It’s an electronic version of an orchestra

Alex nods vigorously. “Presenting electronic music has always been a problem. People would come up to me and say: ‘Could you just look up every once in a while, to see what’s going on?’ I used to spend the entire show with my head down; this look of serious concentration. ‘You look like you’re constipated, you knob twiddler!’ But you don’t actually have any time, because it’s like you’re conducting a whole orchestra. We know there are certain sounds we want to bring in at certain points: in Wild Horses Of Namibia, we know we want tribal drums. Hal on guitar plays on top of what me and Warren are doing. We’ll have certain loops and certain instruments we can trigger and keys that we hit play melodies over specific bits. ‘OK, Wild Horses Of Namibia is coming in so I’m going to start bringing in a tambourine, change that rhythm around, start layering up a set of congas…’”

“It’s an electronic version of an orchestra,” says Warren. “We’re introducing more equipment that allows us to do different things so that you can see movement and if artists want to come in and paint or play the didgeridoo, they can.”

WHAT: The Next Horizon performance plus Triptych album release
WHERE: Meta House, #56 Sothearos Boulevard
WHEN: 7pm September 14
WHY: “I surf on what they’re serving up. There are times when I’m thinking: ‘How does this start?’ Then the sound rises and I know where I am. I get to walk through this jungle they’ve created. It’s wonderful.” – Scott Bywater

Warren DalyAdded by: Warren Daly | 13th September 2013 Leave a comment!

WASH: Live at Meta House, Phnom Penh

WASH: The Next Horizon

The WASH collaboration comes to Meta House at last. Electronic music meets poetry and they get along pretty well. Show starts at 7pm, Saturday the 14th of September. Free Entry. Our new album entitled ‘Triptych’ will be launched soon.

Less head banging and more mind-blowing at Metahouse on Saturday, when the WASH collaboration debut their new work: The Next Horizon. Some explanation is required, as this multimedia performance group cannot be slotted neatly into a genre. At a WASH gig, the frontman reads poetry while the other guys create music and visuals around the poetry. Or perhaps the poetry is recited over the top of the music. No wait, maybe… well its not easy to describe, but I know that Warren Daly, Alex Leonard, Scott Bywater and Hal FX together create something that is musically, visually and intellectually very powerful and very interesting. Note that this is an early show on Saturday from 7pm to 9pm –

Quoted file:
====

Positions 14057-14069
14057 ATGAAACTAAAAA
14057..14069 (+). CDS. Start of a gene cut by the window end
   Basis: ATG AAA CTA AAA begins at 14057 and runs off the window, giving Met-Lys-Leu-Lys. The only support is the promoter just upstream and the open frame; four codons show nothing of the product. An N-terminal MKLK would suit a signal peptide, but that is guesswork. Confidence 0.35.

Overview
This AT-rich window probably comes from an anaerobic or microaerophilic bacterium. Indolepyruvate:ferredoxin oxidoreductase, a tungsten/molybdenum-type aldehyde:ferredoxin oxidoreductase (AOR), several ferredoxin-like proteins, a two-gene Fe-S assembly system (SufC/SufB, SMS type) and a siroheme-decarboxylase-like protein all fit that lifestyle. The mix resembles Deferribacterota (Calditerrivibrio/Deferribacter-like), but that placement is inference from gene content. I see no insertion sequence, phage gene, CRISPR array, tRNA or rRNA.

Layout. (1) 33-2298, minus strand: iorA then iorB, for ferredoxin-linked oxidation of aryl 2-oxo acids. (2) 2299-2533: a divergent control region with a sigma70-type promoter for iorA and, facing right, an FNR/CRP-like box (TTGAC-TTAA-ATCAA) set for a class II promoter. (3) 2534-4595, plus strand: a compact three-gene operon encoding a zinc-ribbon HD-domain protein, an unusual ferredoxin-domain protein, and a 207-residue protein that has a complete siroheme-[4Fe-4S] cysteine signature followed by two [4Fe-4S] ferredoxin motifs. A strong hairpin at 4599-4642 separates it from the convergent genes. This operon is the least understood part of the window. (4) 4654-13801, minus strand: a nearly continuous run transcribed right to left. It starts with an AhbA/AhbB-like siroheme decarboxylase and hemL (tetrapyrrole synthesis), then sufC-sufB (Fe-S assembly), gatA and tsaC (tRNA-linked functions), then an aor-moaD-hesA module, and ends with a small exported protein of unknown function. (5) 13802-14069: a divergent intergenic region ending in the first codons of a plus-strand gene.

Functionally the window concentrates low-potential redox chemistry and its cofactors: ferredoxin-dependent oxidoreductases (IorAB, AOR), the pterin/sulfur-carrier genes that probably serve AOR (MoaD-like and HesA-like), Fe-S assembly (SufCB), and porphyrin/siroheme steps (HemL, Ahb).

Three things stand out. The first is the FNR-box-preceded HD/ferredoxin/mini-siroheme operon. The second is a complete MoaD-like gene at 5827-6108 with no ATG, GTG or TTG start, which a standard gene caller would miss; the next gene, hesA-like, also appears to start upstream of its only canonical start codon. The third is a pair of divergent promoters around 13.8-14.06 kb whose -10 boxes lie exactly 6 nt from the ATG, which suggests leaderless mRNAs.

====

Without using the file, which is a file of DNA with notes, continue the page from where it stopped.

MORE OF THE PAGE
WASH is a collaborative project fusing poetry and electronic music: taking melodies, riffs, rhythms, basslines and spoken word, throwing them in a blender, and coming up with some kind of funny coloured creative smoothie.

Warren DalyAdded by: Warren Daly | 13th September 2013 Leave a comment!

Swagger @ Meta House – 2 Areas, Live Art, 5 DJs, Visuals

Our monthly showdown in Meta House

This Saturday, the 31st of August, we have our usual setup of 2 areas, live painting, visuals, a whole range of DJs, and we have a special guest artist performing live artwork. Come on down, it’s free entry, beer and shots are a dollar. It’s on….

Swagger at Meta House, Phnom Penh, Cambodia

Warren DalyAdded by: Warren Daly | 30th August 2013 Leave a comment!

WASH Live at Doors, Phnom Penh, Cambodia

WASH is a collaborative project fusing poetry and electronic music: taking melodies, riffs, rhythms, basslines and spoken word, throwing them in a blender, and coming up with some kind of funny coloured creative smoothie.

We recently played live at Doors, Phnom Penh, Cambodia as part of the VIBE music festival. We’re playing again next month in Equinox, and Meta House. It would be great to see you, come say hello.



Warren DalyAdded by: Warren Daly | 23rd August 2013 Leave a comment!

Live Music: Vibe Music Festival Phnom Penh Cambodia

WASH play live at Vibe Music Festival

Electronica fuses with guitars and spoken word, WASH features Warren Daly (Invisible Agent) Alex Leonard (Ebauche) Scott Bywater (Author) Hal Fx (Audio Mainline). We will be playing live on the 20th of August at Doors, Phnom Penh.

Check out the WASH Facebook page for more updates



Vibe Music Festival @ Doors, Phnom Penh, Cambodia

Vibe Music Festival kicks off on the 16th of August and runs for 10 days. A selection of reggae, jazz, acoustic, pop, and electronica from Cambodia’s finest artists. All events are taking place at Doors, Phnom Penh, Cambodia.

Warren DalyAdded by: Warren Daly | 6th August 2013 1 Comment